Noted Law Enforcement Against Prohibition speaker Russ Jones — a Bay Area native and retired San Jose Police Department undercover narcotics detective — continues speaking in rotary clubs and colleges around the bay this week. Below, we continue our micro-interview series on: drug war propaganda and the regrets of a drug warrior watching a kid die over a weed ticket. (Read Part 1 and Part 2 of the Russ Jones interview.)
Legalization Nation: The San Francisco Chronicle's Kevin Fagan quoted leading Drug War lobbyist John Lovell in a story on the initiative today. He's said in the past that taxing and regulating cannabis would end up costing more in law enforcement than the estimated $1.4 billion it could bring in. What's your response?
Russ Jones: I don't know what that law enforcement costs would be. Is there a law enforcement cost for selling tomatoes? Is there state law enforcement costs in enforcing the alcohol laws compared to the laws enforcing the illegality of these drugs? I don't know what it would be. I would like to see what the facts and figures would be. It can't go up. You stop enforcing the laws, you aren't throwing people in jail, you're not paying for law enforcement, you're not taking a cop off the street for two or three hours while they book somebody for marijuana. It doesn't make sense.
Legalization Nation: Lovell says an apocalypse of drugged driving is nigh.
Russ Jones: We already know, the tests have been done, marijuana is not a problem. Driving under the influence of marijuana is not a problem. I don't recommend it and it doesn't help your driving, but it is nowhere near the problem that alcohol is. The studies have been done. There is no facts and evidence of what John says. Our government doesn't even let us do the studies in the U.S., but they have been done in Australia, Canada, and England.
In fact, when you are under the influence of marijuana, marijuana does not cause you to lose your better judgment and alcohol does. When you are under the influence of marijuana you know you are under the influence and you: 1) make the good judgment not to drive or 2) you drive more careful.
Of course, every experienced cop will tell you that someone driving under the influence of marijuana is probably: 1) driving exactly the speed limit; 2) is stopping well short of of the line at a stop sign or red light, and usually waits a little too long when the light changes. They're just being careful.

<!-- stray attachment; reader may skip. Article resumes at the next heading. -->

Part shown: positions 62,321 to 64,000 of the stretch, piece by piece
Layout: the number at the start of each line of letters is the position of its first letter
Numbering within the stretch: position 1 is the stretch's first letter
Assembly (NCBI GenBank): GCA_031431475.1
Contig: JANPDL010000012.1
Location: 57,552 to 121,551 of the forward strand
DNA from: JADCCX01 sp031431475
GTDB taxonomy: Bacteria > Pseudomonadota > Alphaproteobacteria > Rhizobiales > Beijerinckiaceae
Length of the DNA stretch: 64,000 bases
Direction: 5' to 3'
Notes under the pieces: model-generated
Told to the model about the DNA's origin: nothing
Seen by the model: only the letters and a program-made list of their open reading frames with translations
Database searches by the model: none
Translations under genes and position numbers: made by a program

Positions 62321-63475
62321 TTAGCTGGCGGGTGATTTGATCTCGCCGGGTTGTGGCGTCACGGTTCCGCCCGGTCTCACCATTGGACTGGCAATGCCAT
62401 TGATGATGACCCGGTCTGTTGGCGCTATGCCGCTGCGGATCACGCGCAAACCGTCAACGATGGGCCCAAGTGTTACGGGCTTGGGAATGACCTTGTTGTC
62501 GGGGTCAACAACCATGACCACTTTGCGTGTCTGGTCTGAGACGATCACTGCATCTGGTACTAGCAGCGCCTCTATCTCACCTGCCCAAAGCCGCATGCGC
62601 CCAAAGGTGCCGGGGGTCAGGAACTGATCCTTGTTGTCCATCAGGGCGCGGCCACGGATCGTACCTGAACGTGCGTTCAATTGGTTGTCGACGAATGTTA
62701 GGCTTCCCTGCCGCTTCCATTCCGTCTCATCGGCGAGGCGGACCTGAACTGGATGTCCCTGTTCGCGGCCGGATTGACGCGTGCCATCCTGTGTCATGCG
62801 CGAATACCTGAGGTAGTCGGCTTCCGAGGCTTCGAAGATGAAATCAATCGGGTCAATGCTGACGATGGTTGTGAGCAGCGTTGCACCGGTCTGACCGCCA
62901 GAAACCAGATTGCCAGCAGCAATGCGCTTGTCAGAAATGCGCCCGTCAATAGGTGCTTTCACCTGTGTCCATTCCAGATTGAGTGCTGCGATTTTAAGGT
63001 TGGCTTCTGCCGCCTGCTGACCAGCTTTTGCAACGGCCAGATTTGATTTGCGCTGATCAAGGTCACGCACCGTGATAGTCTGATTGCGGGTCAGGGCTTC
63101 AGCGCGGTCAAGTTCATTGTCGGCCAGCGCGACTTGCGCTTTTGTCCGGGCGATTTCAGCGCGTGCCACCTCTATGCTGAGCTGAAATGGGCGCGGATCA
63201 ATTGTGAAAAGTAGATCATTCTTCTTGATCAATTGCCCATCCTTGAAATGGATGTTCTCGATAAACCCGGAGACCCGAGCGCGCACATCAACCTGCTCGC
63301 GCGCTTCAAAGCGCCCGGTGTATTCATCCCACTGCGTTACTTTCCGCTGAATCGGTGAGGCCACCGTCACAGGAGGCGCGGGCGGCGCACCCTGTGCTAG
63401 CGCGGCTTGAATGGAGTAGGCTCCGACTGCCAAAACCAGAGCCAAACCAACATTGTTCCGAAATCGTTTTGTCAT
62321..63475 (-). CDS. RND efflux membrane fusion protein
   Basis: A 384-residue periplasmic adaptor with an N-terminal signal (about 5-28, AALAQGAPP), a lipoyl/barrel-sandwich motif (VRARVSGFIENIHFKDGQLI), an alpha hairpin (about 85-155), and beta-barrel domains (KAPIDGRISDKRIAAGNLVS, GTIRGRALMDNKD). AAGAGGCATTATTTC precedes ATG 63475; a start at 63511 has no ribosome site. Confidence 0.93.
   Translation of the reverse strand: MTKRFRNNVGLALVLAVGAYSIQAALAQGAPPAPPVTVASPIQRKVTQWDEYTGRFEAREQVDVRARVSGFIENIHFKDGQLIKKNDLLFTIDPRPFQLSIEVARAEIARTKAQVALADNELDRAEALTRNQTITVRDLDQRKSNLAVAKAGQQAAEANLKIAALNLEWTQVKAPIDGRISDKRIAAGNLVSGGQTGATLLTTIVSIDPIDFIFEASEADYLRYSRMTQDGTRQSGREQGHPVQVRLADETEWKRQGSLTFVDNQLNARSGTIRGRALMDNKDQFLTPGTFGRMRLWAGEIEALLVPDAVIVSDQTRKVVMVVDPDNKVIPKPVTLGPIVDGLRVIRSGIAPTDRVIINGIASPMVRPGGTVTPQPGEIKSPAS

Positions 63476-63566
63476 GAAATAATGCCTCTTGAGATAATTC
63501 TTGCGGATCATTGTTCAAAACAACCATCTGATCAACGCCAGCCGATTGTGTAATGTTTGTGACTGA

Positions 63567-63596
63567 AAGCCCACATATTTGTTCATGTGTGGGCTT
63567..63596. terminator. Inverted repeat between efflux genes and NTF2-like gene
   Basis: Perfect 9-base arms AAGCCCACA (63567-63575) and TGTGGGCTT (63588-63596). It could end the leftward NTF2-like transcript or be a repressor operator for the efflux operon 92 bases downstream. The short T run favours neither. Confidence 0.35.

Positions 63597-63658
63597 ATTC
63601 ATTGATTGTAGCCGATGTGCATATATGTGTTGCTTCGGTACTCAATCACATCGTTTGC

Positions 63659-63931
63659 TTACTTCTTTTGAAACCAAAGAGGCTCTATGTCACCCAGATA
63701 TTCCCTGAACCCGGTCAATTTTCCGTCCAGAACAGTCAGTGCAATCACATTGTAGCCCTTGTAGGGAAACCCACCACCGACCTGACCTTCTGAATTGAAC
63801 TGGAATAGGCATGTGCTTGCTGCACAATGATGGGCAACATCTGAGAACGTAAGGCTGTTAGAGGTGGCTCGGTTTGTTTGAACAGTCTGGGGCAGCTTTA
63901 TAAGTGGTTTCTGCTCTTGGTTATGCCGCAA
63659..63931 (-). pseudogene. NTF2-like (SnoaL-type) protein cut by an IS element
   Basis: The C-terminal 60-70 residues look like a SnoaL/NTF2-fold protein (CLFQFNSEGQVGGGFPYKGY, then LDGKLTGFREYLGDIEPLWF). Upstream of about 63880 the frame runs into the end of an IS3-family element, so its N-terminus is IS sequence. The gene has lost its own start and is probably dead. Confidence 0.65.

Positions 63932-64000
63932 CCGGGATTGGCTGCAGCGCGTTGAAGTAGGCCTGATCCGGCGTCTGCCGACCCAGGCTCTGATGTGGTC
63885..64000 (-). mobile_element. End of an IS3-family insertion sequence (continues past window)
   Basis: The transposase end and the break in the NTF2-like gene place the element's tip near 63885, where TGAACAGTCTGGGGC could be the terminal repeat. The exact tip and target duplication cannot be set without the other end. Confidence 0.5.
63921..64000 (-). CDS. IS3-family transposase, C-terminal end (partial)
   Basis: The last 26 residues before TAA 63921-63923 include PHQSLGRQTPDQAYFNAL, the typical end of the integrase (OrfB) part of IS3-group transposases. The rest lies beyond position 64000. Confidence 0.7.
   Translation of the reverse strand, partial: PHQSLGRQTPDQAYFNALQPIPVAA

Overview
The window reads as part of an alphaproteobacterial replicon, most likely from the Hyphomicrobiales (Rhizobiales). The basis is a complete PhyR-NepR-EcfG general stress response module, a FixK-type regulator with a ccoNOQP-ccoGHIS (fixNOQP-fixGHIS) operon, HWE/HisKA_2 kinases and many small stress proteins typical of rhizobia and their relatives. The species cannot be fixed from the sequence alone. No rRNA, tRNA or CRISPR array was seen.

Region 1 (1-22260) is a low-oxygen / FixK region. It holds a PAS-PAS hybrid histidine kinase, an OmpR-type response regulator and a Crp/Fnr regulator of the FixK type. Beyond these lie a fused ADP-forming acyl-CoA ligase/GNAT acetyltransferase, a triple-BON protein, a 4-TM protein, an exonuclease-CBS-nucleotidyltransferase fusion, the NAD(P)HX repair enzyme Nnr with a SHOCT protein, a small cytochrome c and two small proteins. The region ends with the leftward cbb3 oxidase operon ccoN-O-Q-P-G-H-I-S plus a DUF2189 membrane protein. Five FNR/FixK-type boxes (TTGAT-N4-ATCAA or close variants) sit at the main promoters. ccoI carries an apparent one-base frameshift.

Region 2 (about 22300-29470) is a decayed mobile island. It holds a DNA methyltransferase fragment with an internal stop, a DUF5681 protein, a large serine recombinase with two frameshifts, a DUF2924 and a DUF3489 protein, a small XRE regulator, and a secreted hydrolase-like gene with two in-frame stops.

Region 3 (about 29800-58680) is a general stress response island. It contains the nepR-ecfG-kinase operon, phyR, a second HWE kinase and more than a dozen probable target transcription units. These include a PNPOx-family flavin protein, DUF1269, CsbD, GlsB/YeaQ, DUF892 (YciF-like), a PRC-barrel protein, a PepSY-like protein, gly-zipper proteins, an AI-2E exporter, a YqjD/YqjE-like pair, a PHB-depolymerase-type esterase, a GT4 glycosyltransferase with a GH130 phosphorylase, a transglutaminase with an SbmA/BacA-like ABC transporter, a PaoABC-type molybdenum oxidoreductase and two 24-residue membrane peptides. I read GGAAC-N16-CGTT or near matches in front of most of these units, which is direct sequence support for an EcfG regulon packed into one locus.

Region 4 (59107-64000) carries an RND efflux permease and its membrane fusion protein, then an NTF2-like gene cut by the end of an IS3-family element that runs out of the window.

Legalization Nation: Lovell is a professional lobbyist for Narcotics Officer's Associations and such. Does the actual rank and file get a say in what Lovell says? Do the bosses speak for the rank and file?
Russ Jones: I just don't have any experience in it. I wasn't one who got involved with unions and police officers associations and organizations and such. That wasn't my thing. It's something I didn't do, at the time I didn't pay a lot of attention and I still don't today.
I'm going to paraphrase a famous quote, but, 'it's very hard to get someone to understand something when his job requires that he not understand it.' That's exactly the position Lovell is in. To keep his job, he can't understand it. He is part of that symbiotic relationship and he doesn't realize it and again, he is serving honorably. He is doing what he thinks is right. He bought it hook, line and sinker, but at some point he will realize and it's usually when you're retired and you're able to take a step back and see the whole picture.
One of the people who blogs at LEAP is Joseph McNamara, retired Chief of Police of San Jose. In fact he was my boss when he was there. He's on LEAP's board of advisers. We have California Superior court judges who belong to the organization. We had Nobel prize winner Milton Friedman. Retired Chief of Police for Seattle Norm Stamper.
When you retire you're able to get out of the force and corps and look at it and you can begin to see that may be was wrong. That's also hard. I've had a hard time with that. And that's one of the reasons I'm writing a book. It's sometimes hard to admit that you made a mistake.
Legalization Nation: Do you have any regrets? Specific cases that stick in your memory?
Russ Jones: It's not so specific because luckily I worked organized crime. From day one I went in narcotics, I worked organized crime. I did not work the street dealer. In 1970, '71 if you caught somebody with marijuana you just dumped it into the wind and said, 'Knock it off. Go home. Don't let me catch you with marijuana again.' We did the same thing with booze. But the crackdowns started and of course I came up thinking undercover narcotics would be great — of course, it was — it was a lot of fun, but ... there is a case though that I like to point out.
It was downtown San Jose and another police officer had made a stop on three kids who were touring San Jose on a Saturday night. You know, driving around in circles like in American Graffiti.
And the officer pulled three kids out of the car and he didn't know but one kid panicked and tried to swallow a small baggy of marijuana — and I pulled up just to watch and assist if needed and didn't realize what was going on either. And this kid died in front of us choking on a bag of marijuana. So those kind of things bother me. See: he died because of the War on Drugs. He didn't die because of marijuana, he died because he panicked over these stupid laws we have.
We live now in an age where if you had some youthful indiscretions, you can admit your youthful indiscretions and still become a cop, a DEA agent, a lawyer, a professor, a Senator, or you could even become president. But if you are caught, you will achieve none of those and in some states you can't even become a hairdresser. There something wrong with that picture.
Russ Jones speaks Monday, May 3, in Hayward and Palo Alto. Tuesday May 4 in Cupertino and San Jose, and Wednesday in Oakland and Castro Valley. The next micro-interview segment will run tomorrow, Tuesday on Legalization Nation.